You don’t want identity theft. Believe me.
One of the scariest moments of my life was when my data was stolen. A woman walked around Sacramento with a drivers license with her picture and my data. Since she had my Social Security number and date of birth, along with false documents, she opened up instant credit (or tried to) with over 15 retailers including Target, Lowe’s, Best Buy, and Home Depot.
The police recommended I report this to all three credit reporting agencies. When I tried to create an account with TransUnion online, I was told that I already had an account but it was locked out.
A shiver of fear went up my spine. I’d never been on the TransUnion site before.
Continue reading “Take The Equifax Data Breach Very Seriously. Take These 5 Steps.”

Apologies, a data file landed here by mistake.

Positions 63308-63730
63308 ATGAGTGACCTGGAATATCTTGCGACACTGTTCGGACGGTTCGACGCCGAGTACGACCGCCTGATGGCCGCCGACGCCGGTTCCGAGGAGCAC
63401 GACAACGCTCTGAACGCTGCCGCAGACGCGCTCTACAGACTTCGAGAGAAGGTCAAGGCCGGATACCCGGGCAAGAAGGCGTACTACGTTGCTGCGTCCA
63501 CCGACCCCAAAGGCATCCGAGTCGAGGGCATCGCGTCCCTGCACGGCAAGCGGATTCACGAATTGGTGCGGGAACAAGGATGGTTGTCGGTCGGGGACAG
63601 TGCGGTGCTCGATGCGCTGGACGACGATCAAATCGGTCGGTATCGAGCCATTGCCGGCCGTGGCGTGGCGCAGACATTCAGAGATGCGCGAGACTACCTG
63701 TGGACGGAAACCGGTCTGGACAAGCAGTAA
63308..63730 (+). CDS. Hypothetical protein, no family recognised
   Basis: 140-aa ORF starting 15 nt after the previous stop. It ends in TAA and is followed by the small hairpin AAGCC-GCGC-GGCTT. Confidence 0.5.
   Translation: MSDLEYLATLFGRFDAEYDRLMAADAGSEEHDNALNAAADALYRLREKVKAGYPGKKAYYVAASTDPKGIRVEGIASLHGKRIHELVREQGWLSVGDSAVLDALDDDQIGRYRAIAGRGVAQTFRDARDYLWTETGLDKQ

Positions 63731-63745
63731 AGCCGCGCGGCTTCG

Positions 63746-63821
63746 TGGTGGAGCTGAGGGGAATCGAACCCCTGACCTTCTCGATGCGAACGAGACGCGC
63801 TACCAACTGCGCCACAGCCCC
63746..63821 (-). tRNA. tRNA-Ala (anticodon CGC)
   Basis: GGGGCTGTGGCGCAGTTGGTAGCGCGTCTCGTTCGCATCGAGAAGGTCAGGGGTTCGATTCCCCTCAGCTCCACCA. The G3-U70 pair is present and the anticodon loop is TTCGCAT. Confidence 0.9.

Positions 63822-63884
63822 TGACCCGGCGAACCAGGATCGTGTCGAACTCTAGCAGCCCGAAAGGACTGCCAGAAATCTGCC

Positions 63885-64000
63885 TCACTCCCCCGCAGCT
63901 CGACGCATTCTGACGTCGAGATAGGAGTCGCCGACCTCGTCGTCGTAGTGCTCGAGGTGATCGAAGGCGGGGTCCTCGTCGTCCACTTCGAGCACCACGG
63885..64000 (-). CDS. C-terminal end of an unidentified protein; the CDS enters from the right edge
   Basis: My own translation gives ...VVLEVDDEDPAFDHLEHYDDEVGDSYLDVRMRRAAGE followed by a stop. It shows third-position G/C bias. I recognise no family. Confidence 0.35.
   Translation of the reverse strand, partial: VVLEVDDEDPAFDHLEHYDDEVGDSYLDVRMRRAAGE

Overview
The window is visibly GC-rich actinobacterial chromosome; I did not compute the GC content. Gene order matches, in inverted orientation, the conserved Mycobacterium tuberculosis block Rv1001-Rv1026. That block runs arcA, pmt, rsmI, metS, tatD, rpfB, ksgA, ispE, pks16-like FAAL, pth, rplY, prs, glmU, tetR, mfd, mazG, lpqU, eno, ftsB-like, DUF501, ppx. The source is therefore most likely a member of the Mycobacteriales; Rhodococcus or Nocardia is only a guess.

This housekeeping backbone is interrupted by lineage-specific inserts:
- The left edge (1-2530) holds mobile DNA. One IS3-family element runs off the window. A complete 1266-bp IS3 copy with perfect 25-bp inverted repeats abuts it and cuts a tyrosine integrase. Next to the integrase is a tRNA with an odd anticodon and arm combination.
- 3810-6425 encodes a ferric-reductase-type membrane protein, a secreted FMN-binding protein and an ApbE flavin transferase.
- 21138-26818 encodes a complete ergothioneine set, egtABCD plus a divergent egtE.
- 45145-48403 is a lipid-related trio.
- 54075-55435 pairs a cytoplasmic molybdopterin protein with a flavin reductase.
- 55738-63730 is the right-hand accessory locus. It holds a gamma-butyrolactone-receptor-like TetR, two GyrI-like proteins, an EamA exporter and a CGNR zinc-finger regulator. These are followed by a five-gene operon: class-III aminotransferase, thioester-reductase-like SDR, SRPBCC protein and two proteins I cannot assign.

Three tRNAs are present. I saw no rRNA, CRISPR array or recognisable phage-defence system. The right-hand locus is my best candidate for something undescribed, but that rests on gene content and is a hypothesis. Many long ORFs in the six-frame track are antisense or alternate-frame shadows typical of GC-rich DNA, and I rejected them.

Aging is inevitable. There are things we can do to stay healthy, but let’s face it: Sometime in the future, our hearing, sight, and even the quality of our teeth will start to diminish.
That knowledge probably makes you want to set aside funds now for your (basically guaranteed) health expenses in the future. A Health Savings Account (HSA) is the perfect account for that purpose.
An HSA has triple tax benefits. Contributions are pre-tax, the account value grows tax-deferred, and “qualified” distributions—those used for medical expenses—can be withdrawn free of income taxes.
If you have a high-deductible medical plan, you may qualify for a health savings account. The IRS allows individuals to put aside $3,400 and families to put aside $6,750 in 2017. The year you turn age 55, you can add another $1,000 as a “catch-up” contribution (even if you’ve always maxed out your account).
Even if you don’t need to use your HSA for out-of-pocket medical expenses now, you may want to let your balance grow for the future to cover these common medical costs:
Continue reading “5 Ways Your HSA Can Unlock Benefits In Retirement”